• U.S.

Baseball: Sad Day for Sandy

2 minute read

Los Angeles fans were ready to forgive and forget. So what if the Dodgers tied for sixth place last year. That was a fluke. Now Johnny Podres was fogging in fastballs the way he used to in the old Brooklyn days. Leftfielder Tommy Davis, whose batting average plummeted to .275 last year, was hitting like Babe Ruth in the Grapefruit League. Maury Wills was stealing every base in sight, tied down or not. And how about Sandy Koufax? “My arm feels perfect,” proclaimed Lefthander Koufax, who celebrated by pitching two complete games and striking out 15. Bookmakers installed the Dodgers as 2-1 favorites to win the National League pennant.

They should have known better. Most people who play Russian roulette have better luck than Koufax. In 1962 he was laid up with a circulatory ailment called Raynaud’s Phenomenon. It might have affected any of ten fingers, but it settled in the left index finger, the one that controls the curve. So much for that season. Sandy won 25 games in 1963, figured to do even better last year, when he picked up his 19th in August. If only he hadn’t jammed his left elbow sliding into base.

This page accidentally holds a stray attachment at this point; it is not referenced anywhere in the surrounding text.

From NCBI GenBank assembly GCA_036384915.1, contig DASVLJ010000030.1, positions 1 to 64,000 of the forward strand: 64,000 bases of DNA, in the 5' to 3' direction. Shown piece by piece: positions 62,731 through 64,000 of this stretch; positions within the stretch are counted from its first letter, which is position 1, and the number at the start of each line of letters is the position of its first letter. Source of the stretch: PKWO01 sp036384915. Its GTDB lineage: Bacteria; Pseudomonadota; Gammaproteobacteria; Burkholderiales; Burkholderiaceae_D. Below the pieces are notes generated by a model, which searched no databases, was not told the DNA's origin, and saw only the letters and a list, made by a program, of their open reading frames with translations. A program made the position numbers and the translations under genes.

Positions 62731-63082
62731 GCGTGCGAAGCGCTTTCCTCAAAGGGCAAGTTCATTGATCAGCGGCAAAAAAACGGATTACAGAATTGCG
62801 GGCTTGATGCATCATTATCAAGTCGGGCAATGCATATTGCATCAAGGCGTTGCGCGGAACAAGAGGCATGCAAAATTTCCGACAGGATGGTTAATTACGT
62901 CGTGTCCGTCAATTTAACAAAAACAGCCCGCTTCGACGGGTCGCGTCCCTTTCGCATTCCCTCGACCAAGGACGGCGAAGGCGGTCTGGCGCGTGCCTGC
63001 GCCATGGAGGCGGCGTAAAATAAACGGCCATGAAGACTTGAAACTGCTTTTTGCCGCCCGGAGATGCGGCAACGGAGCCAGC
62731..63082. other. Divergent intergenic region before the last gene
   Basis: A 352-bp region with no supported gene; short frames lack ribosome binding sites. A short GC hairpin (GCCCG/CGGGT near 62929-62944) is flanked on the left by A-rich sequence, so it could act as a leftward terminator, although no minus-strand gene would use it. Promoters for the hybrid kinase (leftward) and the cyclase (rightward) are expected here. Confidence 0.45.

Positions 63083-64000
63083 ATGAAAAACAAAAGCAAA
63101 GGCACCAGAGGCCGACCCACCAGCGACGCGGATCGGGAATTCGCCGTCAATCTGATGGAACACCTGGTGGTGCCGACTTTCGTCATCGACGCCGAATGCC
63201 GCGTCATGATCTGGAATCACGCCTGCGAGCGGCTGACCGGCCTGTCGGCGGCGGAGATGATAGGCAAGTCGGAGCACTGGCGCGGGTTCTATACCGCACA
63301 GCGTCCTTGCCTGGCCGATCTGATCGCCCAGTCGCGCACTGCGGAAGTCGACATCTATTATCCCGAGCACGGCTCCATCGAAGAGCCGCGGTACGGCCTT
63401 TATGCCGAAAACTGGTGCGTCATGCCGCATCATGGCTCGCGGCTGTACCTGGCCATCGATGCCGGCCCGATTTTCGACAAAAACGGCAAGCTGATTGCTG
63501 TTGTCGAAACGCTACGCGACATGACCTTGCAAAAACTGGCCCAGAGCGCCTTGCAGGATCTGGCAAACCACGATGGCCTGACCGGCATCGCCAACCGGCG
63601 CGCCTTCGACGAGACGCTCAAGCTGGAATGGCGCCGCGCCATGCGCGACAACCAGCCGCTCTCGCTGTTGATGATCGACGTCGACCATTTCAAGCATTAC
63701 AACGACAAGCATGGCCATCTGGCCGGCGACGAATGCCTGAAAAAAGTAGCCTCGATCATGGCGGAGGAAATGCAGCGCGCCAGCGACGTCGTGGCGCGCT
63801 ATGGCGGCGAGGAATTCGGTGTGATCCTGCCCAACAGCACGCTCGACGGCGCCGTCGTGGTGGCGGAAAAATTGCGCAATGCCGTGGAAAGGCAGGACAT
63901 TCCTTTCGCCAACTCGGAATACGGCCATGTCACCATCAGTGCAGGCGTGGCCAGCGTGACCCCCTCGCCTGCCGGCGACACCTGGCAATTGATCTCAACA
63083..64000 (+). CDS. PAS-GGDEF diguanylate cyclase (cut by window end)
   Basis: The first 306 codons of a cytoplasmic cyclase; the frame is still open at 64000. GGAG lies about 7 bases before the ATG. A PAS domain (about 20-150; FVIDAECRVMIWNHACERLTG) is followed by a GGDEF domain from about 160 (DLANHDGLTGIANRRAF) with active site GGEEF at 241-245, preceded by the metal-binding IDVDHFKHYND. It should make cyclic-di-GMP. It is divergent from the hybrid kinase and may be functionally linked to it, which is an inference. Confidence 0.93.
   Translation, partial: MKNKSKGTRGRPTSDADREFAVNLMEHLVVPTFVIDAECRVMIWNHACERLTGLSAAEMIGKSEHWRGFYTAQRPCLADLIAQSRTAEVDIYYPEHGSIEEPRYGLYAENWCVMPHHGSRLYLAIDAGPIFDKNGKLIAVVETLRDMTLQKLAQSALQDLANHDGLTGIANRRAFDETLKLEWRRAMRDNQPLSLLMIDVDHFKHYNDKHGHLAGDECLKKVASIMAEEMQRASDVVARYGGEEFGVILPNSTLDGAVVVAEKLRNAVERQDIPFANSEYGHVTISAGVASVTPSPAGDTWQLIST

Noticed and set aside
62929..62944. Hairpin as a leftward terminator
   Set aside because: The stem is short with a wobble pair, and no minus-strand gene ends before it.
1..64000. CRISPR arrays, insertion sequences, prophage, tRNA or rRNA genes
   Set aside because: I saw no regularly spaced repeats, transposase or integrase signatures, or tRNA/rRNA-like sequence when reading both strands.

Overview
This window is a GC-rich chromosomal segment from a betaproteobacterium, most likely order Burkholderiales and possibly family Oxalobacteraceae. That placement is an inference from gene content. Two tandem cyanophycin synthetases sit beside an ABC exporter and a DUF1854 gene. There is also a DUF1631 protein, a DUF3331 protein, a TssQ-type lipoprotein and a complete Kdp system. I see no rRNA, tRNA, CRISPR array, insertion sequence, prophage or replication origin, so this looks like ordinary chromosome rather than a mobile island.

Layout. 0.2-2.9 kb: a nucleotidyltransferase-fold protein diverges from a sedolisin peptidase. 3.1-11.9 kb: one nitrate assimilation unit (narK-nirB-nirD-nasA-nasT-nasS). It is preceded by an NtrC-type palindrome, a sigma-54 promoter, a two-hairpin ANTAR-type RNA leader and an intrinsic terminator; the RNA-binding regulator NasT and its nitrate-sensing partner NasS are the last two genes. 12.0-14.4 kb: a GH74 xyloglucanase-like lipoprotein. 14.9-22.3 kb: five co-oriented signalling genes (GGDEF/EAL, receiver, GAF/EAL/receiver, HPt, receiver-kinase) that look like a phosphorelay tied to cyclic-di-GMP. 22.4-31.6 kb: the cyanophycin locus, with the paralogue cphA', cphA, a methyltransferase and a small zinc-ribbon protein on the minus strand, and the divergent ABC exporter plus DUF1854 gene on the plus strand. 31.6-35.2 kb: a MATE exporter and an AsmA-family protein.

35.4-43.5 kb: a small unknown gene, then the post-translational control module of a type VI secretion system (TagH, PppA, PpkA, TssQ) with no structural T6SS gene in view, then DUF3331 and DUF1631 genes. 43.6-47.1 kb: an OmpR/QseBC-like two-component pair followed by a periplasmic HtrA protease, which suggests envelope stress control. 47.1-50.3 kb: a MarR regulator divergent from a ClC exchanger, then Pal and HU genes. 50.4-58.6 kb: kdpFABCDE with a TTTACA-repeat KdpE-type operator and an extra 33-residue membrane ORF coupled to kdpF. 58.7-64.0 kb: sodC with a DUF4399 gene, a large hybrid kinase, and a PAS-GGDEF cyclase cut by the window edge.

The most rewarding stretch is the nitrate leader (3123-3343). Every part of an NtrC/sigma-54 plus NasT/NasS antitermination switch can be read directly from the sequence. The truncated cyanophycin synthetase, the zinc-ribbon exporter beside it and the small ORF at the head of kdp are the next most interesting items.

In Florida last week, Koufax got up one morning to find that his left arm was stiff and swollen. General Manager Buzzie Bavasi packed him off to Los Angeles for X rays. The verdict: at 29 he has a “traumatic arthritic condition” in his pitching elbow that flares up under “repeated stress”—throwing a baseball, for instance. Koufax cannot pitch the Dodgers’ season opener, and there is no telling when he will be back in action—if at all. There is, of course, no cure for arthritis. Said Bavasi: “I am resetting the club right now, with the idea that Sandy won’t be with us.”

More Must-Reads from TIME

Contact us at letters@time.com